Residents across the Midwest and parts of the South will spend today cleaning up the widespread damage left behind by Tuesday's tornadoes and powerful thunderstorms.
Over 300 reports of severe weather were declared on Tuesday to the National Weather Service's Storm Prediction Center. The majority of the reports pertained to damaging thunderstorm winds, but two dozen tornadoes were sighted.
Tuesday's violent severe weather targeted the area from the lower Great Lakes to western North Carolina and Mississippi. The Ohio Valley was hit the hardest.
The severe weather outbreak did not wait until the typical afternoon hours to get underway. Instead, one tornado reached Racine, Wis., shortly after daybreak.
According to the Associated Press, two people sustained injuries when that tornado ripped off part of a tractor factory's roof. The twister also uprooted trees, destroyed a six-car garage and tipped over several parked semi-trucks.
Another twister tore through Ohio's Van Wert County around midday on Tuesday. The roof of a home was completely ripped off, while a large windmill was carried 40 yards. The twister destroyed a barn before dissipating.
Later in the day, potentially two tornadoes left at least 11 people injured northwest of Charlotte, N.C. WCNC-TV reports that one injury is life-threatening.
Eight homes sustained damage outside of Vale, N.C. Three of those homes were completely destroyed. One home was blown off its foundation and onto the nearby road. Several vehicles were also damaged.
Debris and crumbled walls are seen at a barn that was lifted off its foundation by a tornado on Tuesday, Oct. 26, 2010, in Mount Pleasant, Wis. (AP Photo/Carrie Antlfinger) Upload your storm photo on our Facebook Fan page.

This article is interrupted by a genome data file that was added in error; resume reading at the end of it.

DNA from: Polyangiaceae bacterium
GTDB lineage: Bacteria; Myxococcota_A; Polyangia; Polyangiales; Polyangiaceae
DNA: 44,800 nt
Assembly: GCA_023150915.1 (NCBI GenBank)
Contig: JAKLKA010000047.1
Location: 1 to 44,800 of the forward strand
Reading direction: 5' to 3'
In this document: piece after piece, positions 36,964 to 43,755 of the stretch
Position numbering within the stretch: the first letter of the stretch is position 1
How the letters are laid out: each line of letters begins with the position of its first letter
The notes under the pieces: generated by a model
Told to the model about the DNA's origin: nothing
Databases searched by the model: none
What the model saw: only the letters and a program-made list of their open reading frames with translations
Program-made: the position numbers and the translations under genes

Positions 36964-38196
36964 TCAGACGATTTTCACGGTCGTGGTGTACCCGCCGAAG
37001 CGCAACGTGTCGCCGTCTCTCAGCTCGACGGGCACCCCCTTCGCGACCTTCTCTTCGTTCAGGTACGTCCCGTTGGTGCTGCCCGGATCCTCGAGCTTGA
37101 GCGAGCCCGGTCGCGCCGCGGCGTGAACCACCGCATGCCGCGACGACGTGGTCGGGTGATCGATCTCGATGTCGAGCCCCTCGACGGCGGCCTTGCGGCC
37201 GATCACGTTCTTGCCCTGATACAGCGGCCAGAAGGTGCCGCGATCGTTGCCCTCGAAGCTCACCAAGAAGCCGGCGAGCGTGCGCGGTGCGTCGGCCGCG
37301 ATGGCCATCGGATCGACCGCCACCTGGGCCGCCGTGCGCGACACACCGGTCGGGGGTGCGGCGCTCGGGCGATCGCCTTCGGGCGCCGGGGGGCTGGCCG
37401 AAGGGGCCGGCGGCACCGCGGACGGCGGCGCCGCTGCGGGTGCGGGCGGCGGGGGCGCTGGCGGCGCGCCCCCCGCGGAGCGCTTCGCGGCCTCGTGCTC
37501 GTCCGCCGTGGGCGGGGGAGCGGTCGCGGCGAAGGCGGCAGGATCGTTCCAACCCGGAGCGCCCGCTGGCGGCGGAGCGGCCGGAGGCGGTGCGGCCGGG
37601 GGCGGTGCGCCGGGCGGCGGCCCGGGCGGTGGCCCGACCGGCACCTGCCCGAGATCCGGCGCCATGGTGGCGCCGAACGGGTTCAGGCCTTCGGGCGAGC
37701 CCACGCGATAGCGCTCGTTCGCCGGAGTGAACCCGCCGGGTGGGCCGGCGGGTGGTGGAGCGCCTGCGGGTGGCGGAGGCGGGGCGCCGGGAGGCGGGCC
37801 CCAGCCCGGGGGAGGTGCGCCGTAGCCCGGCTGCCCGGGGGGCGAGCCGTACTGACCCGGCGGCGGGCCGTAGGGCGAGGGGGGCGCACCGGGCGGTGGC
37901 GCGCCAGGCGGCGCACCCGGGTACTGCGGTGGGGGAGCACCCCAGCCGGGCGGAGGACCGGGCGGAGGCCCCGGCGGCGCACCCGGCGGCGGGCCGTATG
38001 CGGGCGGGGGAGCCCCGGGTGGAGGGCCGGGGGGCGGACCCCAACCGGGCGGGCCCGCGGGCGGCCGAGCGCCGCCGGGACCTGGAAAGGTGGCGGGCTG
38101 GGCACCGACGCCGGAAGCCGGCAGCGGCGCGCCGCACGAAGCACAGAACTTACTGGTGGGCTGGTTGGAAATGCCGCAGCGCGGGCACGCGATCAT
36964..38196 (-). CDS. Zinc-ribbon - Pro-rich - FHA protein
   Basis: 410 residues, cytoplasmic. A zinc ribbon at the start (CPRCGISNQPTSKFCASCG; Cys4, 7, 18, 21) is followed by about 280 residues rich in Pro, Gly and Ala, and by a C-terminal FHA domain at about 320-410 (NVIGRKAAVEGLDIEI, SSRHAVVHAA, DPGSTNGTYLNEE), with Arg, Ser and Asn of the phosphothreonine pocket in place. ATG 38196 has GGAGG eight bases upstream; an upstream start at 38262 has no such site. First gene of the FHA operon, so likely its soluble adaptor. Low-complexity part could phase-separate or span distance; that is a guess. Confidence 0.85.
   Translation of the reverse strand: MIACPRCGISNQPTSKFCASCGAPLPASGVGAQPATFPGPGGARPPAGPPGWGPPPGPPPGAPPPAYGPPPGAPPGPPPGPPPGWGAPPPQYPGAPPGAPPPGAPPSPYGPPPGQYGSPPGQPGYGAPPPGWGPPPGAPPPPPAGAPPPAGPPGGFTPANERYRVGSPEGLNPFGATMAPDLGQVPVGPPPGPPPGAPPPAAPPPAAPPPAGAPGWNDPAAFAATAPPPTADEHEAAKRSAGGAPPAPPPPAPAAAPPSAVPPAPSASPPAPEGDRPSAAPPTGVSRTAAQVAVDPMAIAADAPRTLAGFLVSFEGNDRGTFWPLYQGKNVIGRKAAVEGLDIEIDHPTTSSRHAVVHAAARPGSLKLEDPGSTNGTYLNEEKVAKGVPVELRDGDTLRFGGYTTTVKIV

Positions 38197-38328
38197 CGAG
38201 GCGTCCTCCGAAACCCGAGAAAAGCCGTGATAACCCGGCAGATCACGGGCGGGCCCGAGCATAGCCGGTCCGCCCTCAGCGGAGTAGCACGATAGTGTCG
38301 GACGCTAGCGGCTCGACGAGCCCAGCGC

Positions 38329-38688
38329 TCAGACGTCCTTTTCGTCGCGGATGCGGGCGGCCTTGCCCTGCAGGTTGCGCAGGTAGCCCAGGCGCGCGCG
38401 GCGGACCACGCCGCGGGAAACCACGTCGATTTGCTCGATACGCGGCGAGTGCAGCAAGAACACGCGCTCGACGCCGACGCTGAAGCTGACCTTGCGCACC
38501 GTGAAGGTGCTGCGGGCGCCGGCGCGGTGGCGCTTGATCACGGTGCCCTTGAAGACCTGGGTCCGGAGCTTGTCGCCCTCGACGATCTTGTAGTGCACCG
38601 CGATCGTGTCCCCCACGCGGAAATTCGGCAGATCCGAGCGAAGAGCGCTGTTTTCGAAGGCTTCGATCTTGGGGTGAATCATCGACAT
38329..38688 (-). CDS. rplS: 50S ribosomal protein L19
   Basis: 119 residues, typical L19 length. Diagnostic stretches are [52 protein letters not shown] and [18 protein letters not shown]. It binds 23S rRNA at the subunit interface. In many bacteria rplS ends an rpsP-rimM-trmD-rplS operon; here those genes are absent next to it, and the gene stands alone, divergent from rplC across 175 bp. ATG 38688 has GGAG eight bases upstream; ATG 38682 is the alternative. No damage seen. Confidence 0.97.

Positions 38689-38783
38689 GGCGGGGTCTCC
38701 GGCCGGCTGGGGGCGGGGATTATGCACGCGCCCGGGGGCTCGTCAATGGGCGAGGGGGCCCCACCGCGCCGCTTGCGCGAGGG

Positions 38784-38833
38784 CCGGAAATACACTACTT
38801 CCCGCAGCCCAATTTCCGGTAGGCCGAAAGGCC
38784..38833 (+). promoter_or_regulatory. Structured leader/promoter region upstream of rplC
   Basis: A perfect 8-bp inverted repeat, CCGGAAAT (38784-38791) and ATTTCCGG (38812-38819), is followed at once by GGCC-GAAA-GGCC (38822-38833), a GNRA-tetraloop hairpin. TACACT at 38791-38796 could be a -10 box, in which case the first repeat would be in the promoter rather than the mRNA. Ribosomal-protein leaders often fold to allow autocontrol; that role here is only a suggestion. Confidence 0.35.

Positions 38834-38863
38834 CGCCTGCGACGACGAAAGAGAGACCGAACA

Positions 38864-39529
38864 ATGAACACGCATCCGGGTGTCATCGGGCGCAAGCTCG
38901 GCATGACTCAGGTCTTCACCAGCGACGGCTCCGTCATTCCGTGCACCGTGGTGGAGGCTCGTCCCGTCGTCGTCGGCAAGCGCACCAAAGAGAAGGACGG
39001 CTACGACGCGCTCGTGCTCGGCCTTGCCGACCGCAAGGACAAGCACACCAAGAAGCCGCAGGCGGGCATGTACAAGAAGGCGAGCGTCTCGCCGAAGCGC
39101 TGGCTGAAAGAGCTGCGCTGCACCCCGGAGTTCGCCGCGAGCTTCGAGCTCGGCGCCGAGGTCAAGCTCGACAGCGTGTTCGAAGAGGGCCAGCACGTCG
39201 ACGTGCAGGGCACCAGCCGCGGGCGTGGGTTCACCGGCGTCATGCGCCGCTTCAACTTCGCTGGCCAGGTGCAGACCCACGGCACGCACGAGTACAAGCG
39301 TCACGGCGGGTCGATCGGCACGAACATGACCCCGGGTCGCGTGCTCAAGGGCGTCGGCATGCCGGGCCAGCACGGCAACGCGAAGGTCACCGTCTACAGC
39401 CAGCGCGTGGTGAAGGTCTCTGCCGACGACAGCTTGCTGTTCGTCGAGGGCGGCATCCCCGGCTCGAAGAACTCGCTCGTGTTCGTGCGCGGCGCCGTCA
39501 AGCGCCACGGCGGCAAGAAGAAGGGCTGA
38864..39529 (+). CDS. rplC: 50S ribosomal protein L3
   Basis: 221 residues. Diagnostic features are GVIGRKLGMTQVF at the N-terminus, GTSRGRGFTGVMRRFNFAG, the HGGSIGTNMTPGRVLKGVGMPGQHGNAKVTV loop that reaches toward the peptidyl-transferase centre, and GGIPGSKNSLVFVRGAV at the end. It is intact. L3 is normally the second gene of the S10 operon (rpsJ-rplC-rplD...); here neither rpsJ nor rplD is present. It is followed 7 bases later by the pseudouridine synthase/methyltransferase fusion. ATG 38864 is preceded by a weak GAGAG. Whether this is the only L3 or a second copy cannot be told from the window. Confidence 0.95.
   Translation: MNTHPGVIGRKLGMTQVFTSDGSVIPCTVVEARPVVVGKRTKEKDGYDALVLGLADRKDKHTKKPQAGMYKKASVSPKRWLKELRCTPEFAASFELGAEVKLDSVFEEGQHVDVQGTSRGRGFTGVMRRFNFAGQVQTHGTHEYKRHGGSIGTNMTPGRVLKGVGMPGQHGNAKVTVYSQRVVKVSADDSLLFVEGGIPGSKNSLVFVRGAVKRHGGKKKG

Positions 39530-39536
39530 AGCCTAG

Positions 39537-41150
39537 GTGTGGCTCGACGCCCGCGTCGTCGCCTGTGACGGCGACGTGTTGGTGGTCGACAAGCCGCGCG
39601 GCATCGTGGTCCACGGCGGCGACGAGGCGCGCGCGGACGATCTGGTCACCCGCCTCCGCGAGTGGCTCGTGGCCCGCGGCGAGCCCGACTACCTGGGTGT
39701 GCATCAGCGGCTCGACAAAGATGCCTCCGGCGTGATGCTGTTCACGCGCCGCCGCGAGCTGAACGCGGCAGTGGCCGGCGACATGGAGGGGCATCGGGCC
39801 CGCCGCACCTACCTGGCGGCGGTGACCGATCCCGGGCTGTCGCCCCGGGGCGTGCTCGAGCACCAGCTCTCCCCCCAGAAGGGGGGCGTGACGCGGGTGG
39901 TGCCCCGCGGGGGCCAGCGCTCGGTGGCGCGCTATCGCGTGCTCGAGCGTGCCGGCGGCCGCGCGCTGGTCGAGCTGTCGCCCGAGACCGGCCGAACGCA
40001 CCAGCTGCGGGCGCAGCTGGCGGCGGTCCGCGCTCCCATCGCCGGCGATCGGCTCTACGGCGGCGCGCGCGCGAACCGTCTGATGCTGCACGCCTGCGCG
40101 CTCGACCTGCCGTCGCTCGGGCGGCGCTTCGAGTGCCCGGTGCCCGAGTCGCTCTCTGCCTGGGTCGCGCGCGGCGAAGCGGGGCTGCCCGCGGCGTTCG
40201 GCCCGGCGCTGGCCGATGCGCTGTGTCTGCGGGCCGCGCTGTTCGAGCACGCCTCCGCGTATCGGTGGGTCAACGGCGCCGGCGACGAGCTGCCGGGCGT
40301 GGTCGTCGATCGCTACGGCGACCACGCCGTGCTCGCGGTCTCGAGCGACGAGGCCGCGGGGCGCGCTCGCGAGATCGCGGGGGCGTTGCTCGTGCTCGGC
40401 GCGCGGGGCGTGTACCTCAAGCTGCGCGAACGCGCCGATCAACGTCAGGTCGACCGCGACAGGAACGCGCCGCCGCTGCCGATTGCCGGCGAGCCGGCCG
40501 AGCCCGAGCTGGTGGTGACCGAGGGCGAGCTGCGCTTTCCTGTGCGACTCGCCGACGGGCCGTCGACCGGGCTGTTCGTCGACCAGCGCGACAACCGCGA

Tuesday's injuries were not all at the hands of tornadoes. Strong thunderstorm winds were also to blame.
A tree branch brought down by a gusty thunderstorm in Lindenhurst, Ill., impaled a woman in her abdomen. The Chicago Sun-Times reported that the woman was in fair condition after surgery.
Many other trees were damaged throughout the Midwest on Tuesday not only from gusty thunderstorms, but also strong non-thunderstorm winds.
Numerous power outages also resulted. At one point on Tuesday, the Associated Press reported that more than 145,000 homes and businesses were without power in Wisconsin, Indiana, Illinois, Ohio and the St. Louis area.
Tuesday's violent severe weather erupted as a cold front sliced into an unseasonably warm air mass. The front is part of the monster storm that set a U.S. pressure record.
The front will continue to ignite severe weather today, but the Southeast and mid-Atlantic are now the target.
Residents in the Midwest will welcome drier weather today in the wake of Tuesday's severe thunderstorms and tornadoes. Strong non-thunderstorm winds, however, threaten to hinder cleanup efforts, mainly in the lower Great Lakes.
Another round of heavy rain and thunderstorms will move into the Plains over Memorial Day weekend, bringing the threat of flooding.
Memorial Day marks the unofficial start to summer and summer warmth will dominate the Northeast next week, but that does not mean an end to shots of cooler air.
Showers and thunderstorms threaten to interfere with Memorial Day festivities across roughly two-thirds of the United States.
The several disturbances pose the threat to become the first named tropical system in the Eastern Pacific Ocean over the next week.
Mother Nature seems to have the weather flipped upside down with Fairbanks, Alaska, set to start the Memorial Day holiday weekend on a warmer note than Phoenix.
Despite a brutally cold and snowy winter across much the Northeast and mid-Atlantic, experts say tick populations across both regions are thriving this spring.
New Hampshire (1814)
Merrimac, Litchfield, Londonderry and North Chester, NH; Tornado and hailstones with 11-inch circumference weighing 1/2 pound.
Late May snowstorm blanketed eastern part of state with 4 to 6 inches.
Washington, DC (1925)